Passage came after it was caught up in two days of political infighting on Capitol Hill. The bill calls for a copper-colored steel cent. The new composition would come into use 270 days after the Senate passes an identical bill and the President signs it.
The House wording provides an escape clause if the Treasury can find an alternative composition in 90 days to achieve the same goals of lowering production costs to less than one cent for each cent produced.
That isn’t likely.
Steel nickels may be in our future, too. There is mandate language but the time frame is longer and the Treasury is asked to jump through a number of hoops that could easily prevent any action.
The mandate language is two years after enactment of the legislation into law a nickel-coated “primarily” steel 5-cent coin will be produced, but the there is also a very big sticking point. The House mandates a new composition that can “co-circulate with the existing supply of 5-cent coins and work interchangeably in coin handling machines.”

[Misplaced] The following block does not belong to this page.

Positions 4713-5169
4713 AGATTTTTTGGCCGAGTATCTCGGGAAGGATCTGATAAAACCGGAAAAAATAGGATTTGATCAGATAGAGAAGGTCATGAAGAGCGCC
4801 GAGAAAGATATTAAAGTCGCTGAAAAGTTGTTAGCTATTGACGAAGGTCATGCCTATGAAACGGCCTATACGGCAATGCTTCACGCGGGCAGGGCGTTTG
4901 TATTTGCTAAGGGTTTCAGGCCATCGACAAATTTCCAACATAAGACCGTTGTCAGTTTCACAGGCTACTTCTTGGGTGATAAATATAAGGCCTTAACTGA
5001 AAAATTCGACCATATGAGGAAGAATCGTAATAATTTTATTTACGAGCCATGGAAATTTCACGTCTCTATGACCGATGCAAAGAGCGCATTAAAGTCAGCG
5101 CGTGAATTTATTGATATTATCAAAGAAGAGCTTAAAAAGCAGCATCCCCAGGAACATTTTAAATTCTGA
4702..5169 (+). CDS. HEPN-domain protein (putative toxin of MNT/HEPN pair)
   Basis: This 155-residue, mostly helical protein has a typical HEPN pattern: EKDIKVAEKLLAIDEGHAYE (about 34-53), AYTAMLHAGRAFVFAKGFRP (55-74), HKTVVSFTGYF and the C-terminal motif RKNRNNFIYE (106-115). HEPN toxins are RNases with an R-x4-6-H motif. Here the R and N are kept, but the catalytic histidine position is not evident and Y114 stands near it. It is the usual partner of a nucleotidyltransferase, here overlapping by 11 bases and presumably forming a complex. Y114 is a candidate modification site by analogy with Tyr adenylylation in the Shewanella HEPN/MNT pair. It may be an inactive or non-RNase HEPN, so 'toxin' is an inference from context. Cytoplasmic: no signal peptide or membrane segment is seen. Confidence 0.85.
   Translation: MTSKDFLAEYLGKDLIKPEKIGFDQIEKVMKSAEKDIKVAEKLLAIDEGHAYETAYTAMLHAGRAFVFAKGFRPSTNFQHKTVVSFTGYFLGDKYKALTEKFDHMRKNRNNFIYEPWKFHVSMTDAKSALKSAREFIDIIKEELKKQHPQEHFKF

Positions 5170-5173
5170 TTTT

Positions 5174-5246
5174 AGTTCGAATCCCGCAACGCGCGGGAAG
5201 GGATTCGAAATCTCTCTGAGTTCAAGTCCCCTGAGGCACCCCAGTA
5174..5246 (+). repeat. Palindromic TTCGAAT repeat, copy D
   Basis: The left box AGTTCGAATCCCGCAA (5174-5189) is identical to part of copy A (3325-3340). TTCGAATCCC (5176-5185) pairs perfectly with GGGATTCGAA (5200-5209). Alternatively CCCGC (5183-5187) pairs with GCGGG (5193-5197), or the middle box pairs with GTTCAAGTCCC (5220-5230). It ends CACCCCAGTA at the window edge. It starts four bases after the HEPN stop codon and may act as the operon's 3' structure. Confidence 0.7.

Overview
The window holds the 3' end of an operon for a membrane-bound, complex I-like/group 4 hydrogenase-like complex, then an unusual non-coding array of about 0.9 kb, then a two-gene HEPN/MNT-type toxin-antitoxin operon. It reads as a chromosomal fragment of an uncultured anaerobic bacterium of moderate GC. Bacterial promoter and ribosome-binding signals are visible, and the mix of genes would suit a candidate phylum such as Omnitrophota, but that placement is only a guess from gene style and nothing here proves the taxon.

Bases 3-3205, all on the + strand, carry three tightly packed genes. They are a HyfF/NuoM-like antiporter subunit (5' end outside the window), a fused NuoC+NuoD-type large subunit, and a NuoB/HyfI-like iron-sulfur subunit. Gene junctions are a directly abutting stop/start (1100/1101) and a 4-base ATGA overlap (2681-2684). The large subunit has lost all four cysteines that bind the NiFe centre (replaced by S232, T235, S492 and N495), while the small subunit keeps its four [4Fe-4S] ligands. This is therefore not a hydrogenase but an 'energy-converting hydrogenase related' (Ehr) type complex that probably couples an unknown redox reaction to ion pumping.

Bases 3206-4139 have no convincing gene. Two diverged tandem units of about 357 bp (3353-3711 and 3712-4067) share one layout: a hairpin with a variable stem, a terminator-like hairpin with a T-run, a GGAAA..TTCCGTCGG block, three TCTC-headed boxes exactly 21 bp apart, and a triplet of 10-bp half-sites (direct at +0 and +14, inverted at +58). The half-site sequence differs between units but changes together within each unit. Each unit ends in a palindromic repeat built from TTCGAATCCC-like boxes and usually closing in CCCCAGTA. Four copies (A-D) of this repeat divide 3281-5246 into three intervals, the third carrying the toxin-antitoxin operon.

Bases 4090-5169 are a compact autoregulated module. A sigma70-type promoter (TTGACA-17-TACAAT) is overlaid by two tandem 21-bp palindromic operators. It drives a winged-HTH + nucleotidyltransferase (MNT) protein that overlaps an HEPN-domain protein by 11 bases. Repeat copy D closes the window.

Good luck with that.
Steel is magnetic and copper-nickel is not. The use of magnets is a common form of vending discriminator mechanism. Steel is also significantly lighter.
The legislation also provides a list of exceptions to allow the Treasury to wiggle out of the mandate language, but these include consultation with the vending machine industry and other coin users, and other hurdles that make reaching any kind of consensus and conclusion difficult if not impossible.
Mint Director Ed Moy is not buying the steel mandate even for the cent. He issued a statement yesterday looking for better legislation to come out of the Senate.